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Change Only Happens When We Come Together

A visit to the Museum of Tolerance and to 3 World's Cafe taught us that change only happens when we come together.

Growing up in a low-income community, it's easy to see first-hand what the effects of prejudice really look like. We have neighborhoods and schools that are still segregated, gang violence, and we live in food deserts. It feels like no one cares about our suffering and that people who have more are fine with our communities being this way. And when you turn on the news, you only hear that we are lazy, violent, and uneducated. They say we're a menace to society. This week, spending time at the Museum of Tolerance on Los Angeles' Westside and at 3 Worlds Cafe in South Los Angeles made us reflect on how the kind of hatred that created the Holocaust affects our community today.

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Ethical Style: Should You Really Wear That 'Ethnic' Print?

Fashion, like American culture, ought to be a multicultural melting pot. Unfortunately, the fashion industry is overwhelmingly run by white people.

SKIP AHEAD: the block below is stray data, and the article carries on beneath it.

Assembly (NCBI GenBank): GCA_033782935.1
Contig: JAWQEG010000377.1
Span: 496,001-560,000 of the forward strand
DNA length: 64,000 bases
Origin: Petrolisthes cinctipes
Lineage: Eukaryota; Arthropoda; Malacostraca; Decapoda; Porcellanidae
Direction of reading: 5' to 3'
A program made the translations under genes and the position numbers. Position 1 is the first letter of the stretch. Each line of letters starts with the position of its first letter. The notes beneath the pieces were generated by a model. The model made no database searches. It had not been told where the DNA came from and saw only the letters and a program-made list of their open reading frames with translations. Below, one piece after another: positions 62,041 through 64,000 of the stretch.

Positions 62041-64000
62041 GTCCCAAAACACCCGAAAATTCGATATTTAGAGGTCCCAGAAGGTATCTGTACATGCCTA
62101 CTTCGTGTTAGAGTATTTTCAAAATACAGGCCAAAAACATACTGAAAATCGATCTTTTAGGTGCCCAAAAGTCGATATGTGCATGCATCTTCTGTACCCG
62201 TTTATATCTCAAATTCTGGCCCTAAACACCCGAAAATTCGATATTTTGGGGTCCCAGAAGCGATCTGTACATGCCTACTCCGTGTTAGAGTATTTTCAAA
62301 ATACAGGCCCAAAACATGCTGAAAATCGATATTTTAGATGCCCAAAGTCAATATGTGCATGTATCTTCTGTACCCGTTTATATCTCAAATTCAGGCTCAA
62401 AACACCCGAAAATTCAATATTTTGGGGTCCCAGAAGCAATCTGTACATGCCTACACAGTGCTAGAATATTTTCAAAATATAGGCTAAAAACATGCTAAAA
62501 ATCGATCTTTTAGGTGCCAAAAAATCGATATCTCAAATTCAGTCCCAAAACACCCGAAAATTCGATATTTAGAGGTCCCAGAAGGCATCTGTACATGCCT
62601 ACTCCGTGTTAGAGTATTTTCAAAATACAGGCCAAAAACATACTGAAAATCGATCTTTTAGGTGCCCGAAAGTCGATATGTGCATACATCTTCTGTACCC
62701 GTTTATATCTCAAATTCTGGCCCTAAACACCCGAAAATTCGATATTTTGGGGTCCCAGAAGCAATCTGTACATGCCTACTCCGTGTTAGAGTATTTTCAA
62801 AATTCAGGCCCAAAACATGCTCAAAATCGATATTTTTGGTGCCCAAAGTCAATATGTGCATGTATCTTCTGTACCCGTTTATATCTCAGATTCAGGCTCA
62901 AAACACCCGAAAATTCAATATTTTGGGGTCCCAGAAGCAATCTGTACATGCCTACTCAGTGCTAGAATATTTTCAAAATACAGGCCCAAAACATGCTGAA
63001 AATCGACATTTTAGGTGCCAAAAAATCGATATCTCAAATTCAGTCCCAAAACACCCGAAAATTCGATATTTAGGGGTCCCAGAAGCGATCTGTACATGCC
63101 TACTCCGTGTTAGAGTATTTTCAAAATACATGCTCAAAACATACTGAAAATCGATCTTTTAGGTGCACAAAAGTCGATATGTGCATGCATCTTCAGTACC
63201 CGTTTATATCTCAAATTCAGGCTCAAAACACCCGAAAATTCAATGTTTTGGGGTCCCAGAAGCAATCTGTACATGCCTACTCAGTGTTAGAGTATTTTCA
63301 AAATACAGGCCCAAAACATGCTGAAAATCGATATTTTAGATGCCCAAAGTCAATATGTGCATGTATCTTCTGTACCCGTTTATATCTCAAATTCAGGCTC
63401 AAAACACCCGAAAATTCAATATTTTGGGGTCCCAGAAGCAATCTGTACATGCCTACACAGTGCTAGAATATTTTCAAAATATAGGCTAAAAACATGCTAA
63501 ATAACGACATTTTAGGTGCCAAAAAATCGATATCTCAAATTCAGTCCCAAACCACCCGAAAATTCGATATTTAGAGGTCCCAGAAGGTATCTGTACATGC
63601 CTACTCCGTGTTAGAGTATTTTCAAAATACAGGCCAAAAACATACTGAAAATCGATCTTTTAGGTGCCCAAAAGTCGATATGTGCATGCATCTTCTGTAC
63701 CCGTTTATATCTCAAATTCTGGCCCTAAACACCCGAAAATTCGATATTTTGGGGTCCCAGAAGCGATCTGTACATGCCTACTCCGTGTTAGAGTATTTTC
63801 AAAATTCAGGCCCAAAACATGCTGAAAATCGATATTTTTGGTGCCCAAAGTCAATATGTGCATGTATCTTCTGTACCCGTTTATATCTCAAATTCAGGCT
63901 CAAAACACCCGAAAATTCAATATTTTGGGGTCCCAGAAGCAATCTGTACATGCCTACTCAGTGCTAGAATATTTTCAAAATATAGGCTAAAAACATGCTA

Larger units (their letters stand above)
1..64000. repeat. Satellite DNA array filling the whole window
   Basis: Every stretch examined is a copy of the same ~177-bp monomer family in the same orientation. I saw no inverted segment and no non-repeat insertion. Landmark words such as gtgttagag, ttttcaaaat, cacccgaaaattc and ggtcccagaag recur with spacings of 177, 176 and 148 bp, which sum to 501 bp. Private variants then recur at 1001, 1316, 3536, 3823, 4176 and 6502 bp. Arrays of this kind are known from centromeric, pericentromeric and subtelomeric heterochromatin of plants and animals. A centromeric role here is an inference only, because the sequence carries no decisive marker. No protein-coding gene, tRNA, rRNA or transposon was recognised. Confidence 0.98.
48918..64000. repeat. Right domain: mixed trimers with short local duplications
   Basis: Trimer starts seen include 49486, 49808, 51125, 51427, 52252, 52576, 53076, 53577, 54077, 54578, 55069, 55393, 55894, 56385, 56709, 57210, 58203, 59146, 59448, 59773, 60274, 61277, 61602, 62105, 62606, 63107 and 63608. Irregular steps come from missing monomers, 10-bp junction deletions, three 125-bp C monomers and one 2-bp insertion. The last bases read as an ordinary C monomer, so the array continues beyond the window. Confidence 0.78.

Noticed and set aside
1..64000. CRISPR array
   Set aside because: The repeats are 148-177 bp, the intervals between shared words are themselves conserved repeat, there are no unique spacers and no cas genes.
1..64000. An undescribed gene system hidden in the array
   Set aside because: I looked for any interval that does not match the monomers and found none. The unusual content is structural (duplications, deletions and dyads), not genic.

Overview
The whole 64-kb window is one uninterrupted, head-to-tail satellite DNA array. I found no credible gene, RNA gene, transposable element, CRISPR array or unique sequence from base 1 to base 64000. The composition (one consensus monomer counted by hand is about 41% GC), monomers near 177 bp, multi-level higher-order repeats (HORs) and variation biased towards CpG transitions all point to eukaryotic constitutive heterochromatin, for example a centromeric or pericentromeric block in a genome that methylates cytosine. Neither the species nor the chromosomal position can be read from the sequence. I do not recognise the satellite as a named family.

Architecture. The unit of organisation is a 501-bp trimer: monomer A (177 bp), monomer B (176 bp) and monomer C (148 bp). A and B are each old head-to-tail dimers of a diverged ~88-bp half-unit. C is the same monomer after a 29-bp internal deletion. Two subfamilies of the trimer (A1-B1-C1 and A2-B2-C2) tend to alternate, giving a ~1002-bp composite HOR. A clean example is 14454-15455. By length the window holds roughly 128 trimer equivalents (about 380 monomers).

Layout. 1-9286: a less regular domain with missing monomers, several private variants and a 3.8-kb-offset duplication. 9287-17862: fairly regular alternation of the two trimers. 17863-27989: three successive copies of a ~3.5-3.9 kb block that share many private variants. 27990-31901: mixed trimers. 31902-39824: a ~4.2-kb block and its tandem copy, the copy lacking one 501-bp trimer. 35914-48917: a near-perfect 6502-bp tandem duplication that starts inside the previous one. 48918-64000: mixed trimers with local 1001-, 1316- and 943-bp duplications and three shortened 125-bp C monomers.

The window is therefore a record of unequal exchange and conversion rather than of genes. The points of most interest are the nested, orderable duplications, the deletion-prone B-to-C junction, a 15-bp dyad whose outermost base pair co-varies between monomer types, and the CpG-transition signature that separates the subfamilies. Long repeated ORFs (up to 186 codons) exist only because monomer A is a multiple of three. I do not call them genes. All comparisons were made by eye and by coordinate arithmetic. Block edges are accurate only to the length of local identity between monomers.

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Civic Pride Makes People Happier Than Ethnic Pride

It turns out that the more inclusive your politics, the happier you'll be.


Patriotism looks different depending on how you spin it. It can create a fascist, racist monster, or it can be a symbol of justice and independence. The difference, according to a new global study published in Psychological Science, is the source of the pride in question. The study found that people who love their country for its laws and institutions, rather than its lineage, are happier.

The researchers surveyed 40,677 people from 31 countries to draw a distinction between ethnic pride, which stems from racial and religious affiliation, and civic pride—how the government functions. They found that the proudest ethnic nationalists' happiness barely surpassed that of people with the lowest level of civic pride, and that civic patriots' well-being was higher overall. One possible reason? Ethnic nationalists are less content to begin with, and therefore more likely to participate in racist and xenophobic behavior. Or, says one of the scholars, Matthew Wright, "more likely to lead the charge as their nation diversifies around them."

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